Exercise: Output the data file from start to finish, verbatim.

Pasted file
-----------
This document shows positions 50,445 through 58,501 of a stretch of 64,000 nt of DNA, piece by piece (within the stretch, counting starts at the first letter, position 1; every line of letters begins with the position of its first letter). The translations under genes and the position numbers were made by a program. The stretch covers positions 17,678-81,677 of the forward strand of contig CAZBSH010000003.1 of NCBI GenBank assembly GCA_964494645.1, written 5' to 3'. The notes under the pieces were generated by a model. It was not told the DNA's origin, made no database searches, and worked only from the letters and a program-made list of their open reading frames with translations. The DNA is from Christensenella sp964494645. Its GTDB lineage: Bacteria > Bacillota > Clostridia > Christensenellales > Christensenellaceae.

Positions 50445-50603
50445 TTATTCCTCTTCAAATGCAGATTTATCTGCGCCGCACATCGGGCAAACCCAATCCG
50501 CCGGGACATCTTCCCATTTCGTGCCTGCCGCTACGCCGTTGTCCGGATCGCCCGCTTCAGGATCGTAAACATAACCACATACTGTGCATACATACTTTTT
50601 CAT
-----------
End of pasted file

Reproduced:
This document shows positions 50,445 through 58,501 of a stretch of 64,000 nt of DNA, piece by piece (within the stretch, counting starts at the first letter, position 1; every line of letters begins with the position of its first letter). The translations under genes and the position numbers were made by a program. The stretch covers positions 17,678-81,677 of the forward strand of contig CAZBSH010000003.1 of NCBI GenBank assembly GCA_964494645.1, written 5' to 3'. The notes under the pieces were generated by a model. It was not told the DNA's origin, made no database searches, and worked only from the letters and a program-made list of their open reading frames with translations. The DNA is from Christensenella sp964494645. Its GTDB lineage: Bacteria > Bacillota > Clostridia > Christensenellales > Christensenellaceae.

Positions 50445-50603
50445 TTATTCCTCTTCAAATGCAGATTTATCTGCGCCGCACATCGGGCAAACCCAATCCG
50501 CCGGGACATCTTCCCATTTCGTGCCTGCCGCTACGCCGTTGTCCGGATCGCCCGCTTCAGGATCGTAAACATAACCACATACTGTGCATACATACTTTTT
50601 CAT